Zoom Monster – Opteka 650-1300mm Zoom Lens Review

As an early Christmas gift, my wife got me this monstrosity

The Opteka 650-1300mm zoom lens. Weighing in at 4 and a half pounds with a filter size of 95mm, this is by far the largest lens I have ever worked with. Considering the average low-end beginner telescope has a focal length of 1000mm and an aperture of around 8, this lens is essentially a telescope designed to attach to a camera.

I primarily wanted this lens to to photograph the moon. Previously, the longest zoom lens in my collection was 300mm, which enabled me to yield shots such as this one heavily cropped.

Firstly we should unpack it and see what it looks like and how it works.

It appears packed well, unlike the Opteka flash I purchased last year which was literally thrown in a box twice it’s size
It also comes in a very nice carrying case resembling a weapon. It came with an adapter ring for Canon and a 2x teleconverter.
Behold this monster – if you were doing night photography you could knock your muggers out.

Lunar photography? Certainly there’s lot of people online doing it with this lens. Having said that, I have not yet mastered it. Multiple times I found myself flat on the ground with the tripod and camera on my chest – practice makes perfect here. But, I have tried this lens out very casually. These are tree pictures shot freehand outside my living room window. At first glance, they are unremarkable and not particularly good. What makes them interesting is that these trees are on the next street over (at least, maybe farther). If you’re seeking very, very powerful zooming, you will get it with this lens. The lens is manual focus and requires the right adapter ring to fit on your camera. This is an advantage if you have multiple cameras of different brands – it can be used on any of them, assuming you purchase the right ring. Manual focus isn’t a particularly big deal, though is much harder when you’re dealing with that much weight.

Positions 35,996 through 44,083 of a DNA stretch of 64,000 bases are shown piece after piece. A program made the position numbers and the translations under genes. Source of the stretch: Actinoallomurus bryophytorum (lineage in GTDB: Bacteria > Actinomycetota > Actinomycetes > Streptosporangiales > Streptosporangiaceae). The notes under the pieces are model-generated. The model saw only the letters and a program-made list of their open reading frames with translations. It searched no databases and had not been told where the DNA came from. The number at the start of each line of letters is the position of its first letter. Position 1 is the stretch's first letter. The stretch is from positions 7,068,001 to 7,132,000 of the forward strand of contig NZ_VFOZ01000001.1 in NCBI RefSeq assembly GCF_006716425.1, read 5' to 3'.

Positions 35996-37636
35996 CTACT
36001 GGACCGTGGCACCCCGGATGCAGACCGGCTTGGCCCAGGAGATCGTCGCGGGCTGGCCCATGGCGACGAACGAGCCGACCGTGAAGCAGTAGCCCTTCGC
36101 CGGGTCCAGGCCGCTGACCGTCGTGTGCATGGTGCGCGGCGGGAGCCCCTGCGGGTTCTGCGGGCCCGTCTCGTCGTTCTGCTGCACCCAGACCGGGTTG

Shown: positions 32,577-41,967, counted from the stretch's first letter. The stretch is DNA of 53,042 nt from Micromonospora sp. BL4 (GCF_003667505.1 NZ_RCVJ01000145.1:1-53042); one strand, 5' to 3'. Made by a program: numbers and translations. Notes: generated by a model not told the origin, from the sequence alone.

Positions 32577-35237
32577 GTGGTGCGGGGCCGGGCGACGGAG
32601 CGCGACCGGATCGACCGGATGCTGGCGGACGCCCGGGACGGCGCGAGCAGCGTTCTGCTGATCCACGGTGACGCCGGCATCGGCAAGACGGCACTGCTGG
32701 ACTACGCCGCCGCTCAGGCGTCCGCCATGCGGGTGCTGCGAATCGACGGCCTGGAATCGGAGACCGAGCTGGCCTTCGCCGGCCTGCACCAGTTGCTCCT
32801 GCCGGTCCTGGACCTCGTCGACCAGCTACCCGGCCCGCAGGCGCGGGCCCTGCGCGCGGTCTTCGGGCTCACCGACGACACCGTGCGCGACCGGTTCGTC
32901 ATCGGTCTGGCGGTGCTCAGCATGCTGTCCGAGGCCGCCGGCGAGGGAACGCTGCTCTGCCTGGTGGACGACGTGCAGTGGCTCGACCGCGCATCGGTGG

My impression overall – it will take practice to use this lens. A Canon-branded lens of equal specs that cost $10,000 instead of 199.99 would also take practice. Heavy and large zoom lenses are different. There is a lot of potential, and a lot of ways to use it and it should prove interesting. Image clarity is quite impressive and color is very good. You’re getting quite a lot of glass for your dollar.

Do any of you have advice on how to use this thing or on what to use it? Let me know in the comments. Shoot photos, not each other!

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